• Intermittent absences from work, even where justified, accounting for 20% of the working hours in 2 consecutive months, provided that the total absences in the preceding 12 months accounted for 5% of working hours or 25% in any 4 months out of a 12-month period.
  • The employer must serve at least 15 days’ advance notice in writing on the worker (or pay the corresponding salary).
  • Severance (20 days’ salary per year worked, up to a maximum of 12 months’ salary) must be made available to the worker at the same time the written notice of dismissal is served.

Disciplinary action

Serious and culpable breach by the worker:

  • Repeated and unjustified absenteeism.
  • Insubordination or disobedience.
  • Physical or verbal abuse towards the employer.
  • Breach of contractual good faith or abuse of trust.
  • Willful reduction in job performance.
  • Habitual drug or alcohol abuse which adversely affects job performance.
  • Harassment by reason of race or ethnic origin, religion or beliefs, disability, age or sexual orientation, and sexual or gender harassment towards the employer or persons working at the company.
  • The employer must serve written notice of disciplinary dismissal, stating the grounds and the effective date of dismissal.
  • If a workers’ representative or labor union delegate is dismissed, a disciplinary procedure in which all parties are heard (expediente contradictorio) must be followed. If the worker is a labor union member, the union delegates should be granted a hearing. These safeguards may be increased by collective agreement.
  • If these formalities are not met, a further dismissal may be made in a period of twenty days by paying the employee the salary accrued in the meantime, with effect as of the date of the new notice.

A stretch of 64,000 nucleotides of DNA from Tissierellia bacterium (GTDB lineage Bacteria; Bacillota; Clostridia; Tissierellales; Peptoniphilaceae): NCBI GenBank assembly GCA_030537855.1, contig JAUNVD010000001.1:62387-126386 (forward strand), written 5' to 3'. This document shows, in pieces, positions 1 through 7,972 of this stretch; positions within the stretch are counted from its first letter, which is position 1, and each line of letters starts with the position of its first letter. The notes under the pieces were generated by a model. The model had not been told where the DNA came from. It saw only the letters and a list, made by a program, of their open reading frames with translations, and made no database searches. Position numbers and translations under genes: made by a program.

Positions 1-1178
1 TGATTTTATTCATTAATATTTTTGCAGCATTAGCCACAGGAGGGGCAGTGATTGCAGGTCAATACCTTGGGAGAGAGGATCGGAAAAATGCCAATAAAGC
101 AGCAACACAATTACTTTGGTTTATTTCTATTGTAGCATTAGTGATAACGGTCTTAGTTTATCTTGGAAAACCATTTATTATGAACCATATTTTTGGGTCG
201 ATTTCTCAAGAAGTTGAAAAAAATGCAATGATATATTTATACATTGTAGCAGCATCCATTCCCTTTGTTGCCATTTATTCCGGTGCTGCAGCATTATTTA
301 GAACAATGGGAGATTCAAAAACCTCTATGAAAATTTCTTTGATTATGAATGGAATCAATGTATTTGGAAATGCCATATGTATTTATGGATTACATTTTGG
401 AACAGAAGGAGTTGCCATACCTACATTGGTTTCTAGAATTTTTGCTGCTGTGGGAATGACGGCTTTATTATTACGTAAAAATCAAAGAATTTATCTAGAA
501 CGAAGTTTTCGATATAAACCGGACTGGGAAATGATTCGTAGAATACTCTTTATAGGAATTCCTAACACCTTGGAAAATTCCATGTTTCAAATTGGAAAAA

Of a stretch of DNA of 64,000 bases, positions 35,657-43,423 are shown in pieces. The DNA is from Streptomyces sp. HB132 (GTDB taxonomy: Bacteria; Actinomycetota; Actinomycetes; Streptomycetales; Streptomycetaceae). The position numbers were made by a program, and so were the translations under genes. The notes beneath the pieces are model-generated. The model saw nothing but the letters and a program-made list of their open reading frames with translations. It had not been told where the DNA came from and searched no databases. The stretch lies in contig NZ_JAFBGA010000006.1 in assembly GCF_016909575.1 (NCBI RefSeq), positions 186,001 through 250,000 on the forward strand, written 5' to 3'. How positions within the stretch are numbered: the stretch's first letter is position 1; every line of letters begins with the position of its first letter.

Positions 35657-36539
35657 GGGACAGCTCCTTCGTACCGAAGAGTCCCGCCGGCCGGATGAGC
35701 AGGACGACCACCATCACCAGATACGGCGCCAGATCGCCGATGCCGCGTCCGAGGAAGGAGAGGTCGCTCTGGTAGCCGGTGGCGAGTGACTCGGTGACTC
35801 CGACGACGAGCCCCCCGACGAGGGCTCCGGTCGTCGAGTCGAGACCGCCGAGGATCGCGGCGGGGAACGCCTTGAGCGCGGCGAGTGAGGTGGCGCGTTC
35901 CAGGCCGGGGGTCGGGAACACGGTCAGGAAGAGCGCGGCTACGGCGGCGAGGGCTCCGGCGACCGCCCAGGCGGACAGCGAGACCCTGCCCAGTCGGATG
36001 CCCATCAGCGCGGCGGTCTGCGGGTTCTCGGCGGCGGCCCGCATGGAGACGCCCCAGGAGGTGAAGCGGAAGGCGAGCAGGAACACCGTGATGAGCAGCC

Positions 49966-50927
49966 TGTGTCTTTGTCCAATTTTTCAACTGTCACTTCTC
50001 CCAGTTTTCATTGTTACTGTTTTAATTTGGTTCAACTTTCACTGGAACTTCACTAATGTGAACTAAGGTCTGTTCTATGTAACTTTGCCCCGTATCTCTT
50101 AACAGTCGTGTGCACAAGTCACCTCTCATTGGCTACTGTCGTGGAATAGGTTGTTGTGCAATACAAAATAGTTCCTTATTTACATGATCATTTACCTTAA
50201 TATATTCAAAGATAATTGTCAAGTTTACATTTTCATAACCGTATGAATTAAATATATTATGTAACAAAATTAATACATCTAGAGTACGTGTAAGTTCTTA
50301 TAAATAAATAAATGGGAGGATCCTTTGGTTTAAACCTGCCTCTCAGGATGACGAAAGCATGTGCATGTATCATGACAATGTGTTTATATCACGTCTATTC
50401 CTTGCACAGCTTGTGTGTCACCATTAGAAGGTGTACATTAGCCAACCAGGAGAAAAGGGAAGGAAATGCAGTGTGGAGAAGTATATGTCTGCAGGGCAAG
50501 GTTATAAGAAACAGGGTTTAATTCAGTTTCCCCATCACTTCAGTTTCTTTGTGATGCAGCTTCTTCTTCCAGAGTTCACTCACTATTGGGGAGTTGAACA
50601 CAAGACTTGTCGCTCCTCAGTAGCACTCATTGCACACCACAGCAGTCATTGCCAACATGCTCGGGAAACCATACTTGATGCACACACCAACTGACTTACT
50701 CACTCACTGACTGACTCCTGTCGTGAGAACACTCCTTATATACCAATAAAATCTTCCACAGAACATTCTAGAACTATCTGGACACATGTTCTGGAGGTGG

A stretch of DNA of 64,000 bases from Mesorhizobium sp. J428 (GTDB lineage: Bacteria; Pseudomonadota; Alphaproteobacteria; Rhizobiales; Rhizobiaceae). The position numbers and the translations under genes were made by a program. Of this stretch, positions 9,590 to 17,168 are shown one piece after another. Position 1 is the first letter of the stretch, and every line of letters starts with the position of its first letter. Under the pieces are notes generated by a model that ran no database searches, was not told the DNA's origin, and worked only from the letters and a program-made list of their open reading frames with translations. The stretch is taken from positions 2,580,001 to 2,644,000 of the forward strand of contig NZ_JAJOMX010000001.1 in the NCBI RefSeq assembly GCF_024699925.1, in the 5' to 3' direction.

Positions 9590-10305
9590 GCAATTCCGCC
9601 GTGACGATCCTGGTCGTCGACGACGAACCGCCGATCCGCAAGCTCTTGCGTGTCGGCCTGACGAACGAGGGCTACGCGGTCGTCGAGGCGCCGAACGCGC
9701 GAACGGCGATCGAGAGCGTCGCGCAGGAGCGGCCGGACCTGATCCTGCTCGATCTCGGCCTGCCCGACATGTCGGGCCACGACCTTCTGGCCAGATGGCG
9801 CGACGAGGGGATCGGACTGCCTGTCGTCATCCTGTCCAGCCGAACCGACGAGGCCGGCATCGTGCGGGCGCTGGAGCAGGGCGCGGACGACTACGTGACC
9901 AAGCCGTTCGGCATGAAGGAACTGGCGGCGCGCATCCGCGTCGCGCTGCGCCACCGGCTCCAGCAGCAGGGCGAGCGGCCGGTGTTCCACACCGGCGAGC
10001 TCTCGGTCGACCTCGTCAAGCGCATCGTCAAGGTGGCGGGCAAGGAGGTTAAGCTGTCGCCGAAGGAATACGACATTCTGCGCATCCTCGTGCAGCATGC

4.2 Classification of the dismissal

A worker dismissed on any objective or disciplinary ground may appeal the decision made by the employer before the labor courts, although a conciliation hearing must first be held between the worker and the employer to attempt to reach an agreement. This conciliation hearing is held before an administrative mediation, arbitration and conciliation body.

The dismissal will be classified in one of the three following categories: justified, unjustified or null (Table 5).

Table 5



Conforming to law.

Disciplinary dismissal: validation of the dismissal, meaning the worker is not entitled to severance pay.
Objective dismissal: payment of 20 days’ salary per year worked, up to a limit of 12 months’ salary.


No legal ground exists for the dismissal or the procedure
followed is incorrect.

The employer may choose between:

  • reinstating the worker, in which case the worker will be entitled to back pay accrued from the date of dismissal until the notification of the decision or until the worker found a new job, if this occurred prior to the decision; or
  • terminating the contract, by paying severance of 33 days’ salary per year worked, up to a maximum of 24 months’ salary (for contracts formalized before February 12, 2012, severance will be calculated at 45 days’ salary per year of service for the time worked up to such date and at 33 days’ salary per year of service for time worked thereafter, case in which the severance can be no more than 720 days of salary, unless the severance corresponding to the period prior to February 12, 2012 results in an amount of days above, case in which this shall be the maximum severance, notwithstanding the 42 monthly installments cap.

If the dismissed worker is a workers’ representative or a union delegate, the choice will rest with the worker and back pay will accrue in all cases.

  • The alleged ground is a form of discrimination.
  • It implies a violation of fundamental rights.
  • It affects pregnant workers, during the period of holding in abeyance of the contract due to maternity or paternity, risk during pregnancy, adoption, custody for adoption or fostering, reduction in working hours to care for children or relatives or for breastfeeding, and, in certain circumstances, female workers who have been the victims of gender violence. It also affects workers who have gone back to work after the period of holding in abeyance of the contract due to maternity, adoption or custody for adoption or fostering, or paternity has ended, provided that no more than nine months have elapsed since the date of birth, adoption, custody for adoption or fostering of the child.
  • Immediate reinstatement of the worker.
  • Payment of salaries not received.

4    http://www.empleo.gob.es/index.htm